NIPC warns against increased DDoS attacks

There is a high probability that the US is being targeted for distributed denial of service attacks by cyberprotestors, according...

There is a high probability that the US is being targeted for distributed denial of service attacks by cyberprotestors, according to a warning issued on 2 November by the FBI's cybersecurity arm.

Denial of service (DoS) attacks are those in which a target computer system is flooded with false requests for information to the point that it is unable to respond to legitimate requests, so it denies them service. Distributed denial of service (DDoS) attacks use multiple computers worldwide to launch their attacks and are harder to combat.

DDoS attacks knocked high-profile sites such as Amazon, Yahoo, and eBay offline over the course of a week in February 2000.

Online protests, both for and against the US, have been frequent since September 11, but have largely been limited to Web site defacements, the NIPC said. Although the DDoS activity that has gone on so far has been minimal, and mostly limited to attacks between protest groups, protestors have indicated that US infrastructure will be a target, the NIPC said. But it also said that businesses and organisations unrelated to the September 11 attacks could be targets.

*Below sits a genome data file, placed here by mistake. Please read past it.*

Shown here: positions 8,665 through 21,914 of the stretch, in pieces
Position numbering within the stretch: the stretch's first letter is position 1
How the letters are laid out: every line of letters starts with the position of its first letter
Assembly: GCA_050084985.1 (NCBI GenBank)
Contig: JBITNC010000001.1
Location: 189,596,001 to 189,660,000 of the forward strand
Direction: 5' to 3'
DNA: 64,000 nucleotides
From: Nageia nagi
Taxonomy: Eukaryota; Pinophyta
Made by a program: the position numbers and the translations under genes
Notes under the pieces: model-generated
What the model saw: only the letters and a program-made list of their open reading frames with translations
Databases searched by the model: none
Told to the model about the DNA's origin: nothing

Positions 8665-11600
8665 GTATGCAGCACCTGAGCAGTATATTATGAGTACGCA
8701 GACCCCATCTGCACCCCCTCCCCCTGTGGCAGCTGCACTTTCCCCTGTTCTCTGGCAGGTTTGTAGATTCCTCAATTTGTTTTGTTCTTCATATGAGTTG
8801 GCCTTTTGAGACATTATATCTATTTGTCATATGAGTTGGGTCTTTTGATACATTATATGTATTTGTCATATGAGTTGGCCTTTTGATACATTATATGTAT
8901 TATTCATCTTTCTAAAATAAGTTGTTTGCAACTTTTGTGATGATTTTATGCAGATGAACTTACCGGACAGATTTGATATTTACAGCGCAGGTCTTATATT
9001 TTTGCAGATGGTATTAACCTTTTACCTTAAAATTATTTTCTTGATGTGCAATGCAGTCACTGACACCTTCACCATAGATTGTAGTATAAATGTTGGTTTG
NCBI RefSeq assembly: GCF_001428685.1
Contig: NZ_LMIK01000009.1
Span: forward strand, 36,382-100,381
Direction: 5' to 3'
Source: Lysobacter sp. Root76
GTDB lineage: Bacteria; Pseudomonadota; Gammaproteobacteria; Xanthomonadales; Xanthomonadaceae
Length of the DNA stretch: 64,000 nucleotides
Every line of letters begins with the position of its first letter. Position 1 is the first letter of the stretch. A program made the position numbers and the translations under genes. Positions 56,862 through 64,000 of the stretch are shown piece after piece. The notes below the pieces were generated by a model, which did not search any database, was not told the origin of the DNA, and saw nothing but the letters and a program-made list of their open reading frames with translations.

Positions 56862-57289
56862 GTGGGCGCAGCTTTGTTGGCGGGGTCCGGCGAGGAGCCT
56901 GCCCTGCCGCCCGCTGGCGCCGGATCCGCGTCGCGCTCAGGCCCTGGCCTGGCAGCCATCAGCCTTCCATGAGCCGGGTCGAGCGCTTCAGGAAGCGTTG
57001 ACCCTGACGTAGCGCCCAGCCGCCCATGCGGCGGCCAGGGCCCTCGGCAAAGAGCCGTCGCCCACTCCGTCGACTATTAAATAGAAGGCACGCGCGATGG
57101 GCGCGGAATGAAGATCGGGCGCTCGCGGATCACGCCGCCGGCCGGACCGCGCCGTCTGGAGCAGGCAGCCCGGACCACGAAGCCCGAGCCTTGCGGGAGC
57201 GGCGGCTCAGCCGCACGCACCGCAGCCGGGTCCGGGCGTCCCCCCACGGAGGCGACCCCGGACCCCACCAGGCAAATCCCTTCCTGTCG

The NIPC cautioned organisations to "take a defensive posture and remain vigilant". The centre also referred systems administrators to a list of best security practices offered by the government-funded security research body CERT/CC.

One company that tracks DoS and DDoS activity, SecurityFocus, has not seen much evidence that such an attack is imminent. SecurityFocus monitors corporate networks in more than 138 countries to determine and predict attack trends and patterns.

Although SecurityFocus had detected a 3% rise in the rate of communication between master computers that would control DDoS attacks and the systems used to launch the attacks, this is not a significant increase, said Arthur Wong, the company's chief executive. The master computers are ostensibly operated by hackers and would use systems called zombies to launch the attacks.

The cyberprotest groups mentioned by the NIPC have been active, but their activities have so far been small scale, Wong said. "Since September, there hasn't been a lot of significant [attack] traffic," he said. This may signal that people are beginning to be more reluctant to launch frivolous attacks, although at the same time Wong cautioned that this means that "when you do get attacks, they're going to be more serious".

Even if attacks are not an immediate threat, organisations should heed the NIPC's advice and take steps to better secure their systems, Wong said.

Further information
The best security practices from CERT are available at
www.cert.org/security-improvement/

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